Kerala Flood Disaster Response, 2019
Kerala and Karnataka were devastated by unprecedented rains, which caused flooding and large scale losses across the states. 14.52 lakh people were moved to relief camps. The livelihoods of thousands of families were disrupted and hundreds lost their lives. In the adjoining state of Karnataka, some districts such as Kodagu and Dakshina Kannada were severely affected, with 1206 houses damaged and 9 deaths reported.
United Way has always been at the forefront of disaster response since the past 16 years and is allied to a wide range of organisations providing relief interventions in various capacities. These are broken into immediate pressing needs and mid to longer-term requirements for which there are often no resources available. As part of immediate relief interventions, we organized health camps, distributed basic essentials kits and supported a prototype of transitional shelters.
To provide mid-term and long-term relief, the requirements included:
A. Distribution of Transitional Shelters: Due to the precarious situation in Kerala, permanent housing, including reconstruction schemes and compensation packages are estimated to take a significant amount of time. Rather than risking unsafe rebuilding or return to damaged homes, transitional shelters are a more viable option. The shelters, which were provided are 17.5 m2 and made of stone/brick, bamboo/timber, roofing tiles/GI sheets, bamboo mats/coconut leaves.
Some of the key features of the transitional shelter include:
- Low-cost construction technology
- Locally available materials like Laterite, stone, bamboo, timber and roofing tiles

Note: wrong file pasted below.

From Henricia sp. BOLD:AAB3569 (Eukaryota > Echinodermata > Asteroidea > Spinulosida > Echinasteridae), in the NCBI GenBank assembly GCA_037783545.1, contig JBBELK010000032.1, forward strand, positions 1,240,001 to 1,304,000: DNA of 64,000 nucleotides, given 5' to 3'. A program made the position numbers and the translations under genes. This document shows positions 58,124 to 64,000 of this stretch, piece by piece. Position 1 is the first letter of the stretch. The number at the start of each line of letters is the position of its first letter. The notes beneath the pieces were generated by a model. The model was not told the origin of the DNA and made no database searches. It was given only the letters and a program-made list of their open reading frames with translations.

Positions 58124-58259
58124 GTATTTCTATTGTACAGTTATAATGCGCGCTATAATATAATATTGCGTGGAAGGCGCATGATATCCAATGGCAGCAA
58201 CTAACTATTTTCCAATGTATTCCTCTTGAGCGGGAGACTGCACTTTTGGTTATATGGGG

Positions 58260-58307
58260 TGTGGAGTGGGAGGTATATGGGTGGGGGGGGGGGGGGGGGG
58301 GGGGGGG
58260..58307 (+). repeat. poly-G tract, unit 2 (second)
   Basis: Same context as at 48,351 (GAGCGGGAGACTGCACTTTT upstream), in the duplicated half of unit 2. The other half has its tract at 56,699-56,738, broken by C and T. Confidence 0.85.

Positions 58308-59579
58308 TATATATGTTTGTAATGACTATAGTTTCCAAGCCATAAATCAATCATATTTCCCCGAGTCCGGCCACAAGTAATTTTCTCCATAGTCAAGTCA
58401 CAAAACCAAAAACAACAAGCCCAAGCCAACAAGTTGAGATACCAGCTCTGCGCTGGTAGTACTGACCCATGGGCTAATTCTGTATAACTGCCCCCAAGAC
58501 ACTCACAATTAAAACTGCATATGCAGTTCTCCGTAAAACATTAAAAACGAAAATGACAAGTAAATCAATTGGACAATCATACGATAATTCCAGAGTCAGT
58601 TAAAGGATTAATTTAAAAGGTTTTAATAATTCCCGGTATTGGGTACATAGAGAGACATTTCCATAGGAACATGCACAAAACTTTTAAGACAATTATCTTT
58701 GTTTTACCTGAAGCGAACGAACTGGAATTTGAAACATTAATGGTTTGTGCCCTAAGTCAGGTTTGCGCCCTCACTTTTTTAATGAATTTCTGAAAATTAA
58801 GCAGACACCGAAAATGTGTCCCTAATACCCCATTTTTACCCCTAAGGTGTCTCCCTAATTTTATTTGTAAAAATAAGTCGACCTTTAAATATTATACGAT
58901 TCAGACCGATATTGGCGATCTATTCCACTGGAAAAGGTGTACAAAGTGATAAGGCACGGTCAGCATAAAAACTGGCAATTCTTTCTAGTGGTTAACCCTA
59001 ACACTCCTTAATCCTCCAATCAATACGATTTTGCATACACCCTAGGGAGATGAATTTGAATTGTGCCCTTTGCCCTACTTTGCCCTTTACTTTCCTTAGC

- Doable using local construction skills
- Quick construction process
- Acceptable and adaptable for the local community
- Shelter as per average family size meeting international humanitarian standards
- Structural design considering flood risk and strong winds
- Re-usability of materials for future permanent construction
B. Health Camps: Temporary medical camps were organized with the objective of providing immediate and basic health services to affected populations and preventing the spread of epidemics. These camps catered to skin diseases, stomach ailments and water-borne diseases. Families were given free medical consultations and issued basic and important medications on a case-to-case basis. The camps treated about 250 patients per day and about 1750 patients over one week.
C. WASH: Water and sanitation were an urgent requirement after the floods. With a large number of wells damaged or polluted, the communities required support for WASH (Water-Sanitation-Hygiene).
D. Rebuilding Schools: Partially damaged schools were rebuilt while incorporating disaster risk mitigation and child-friendly measures.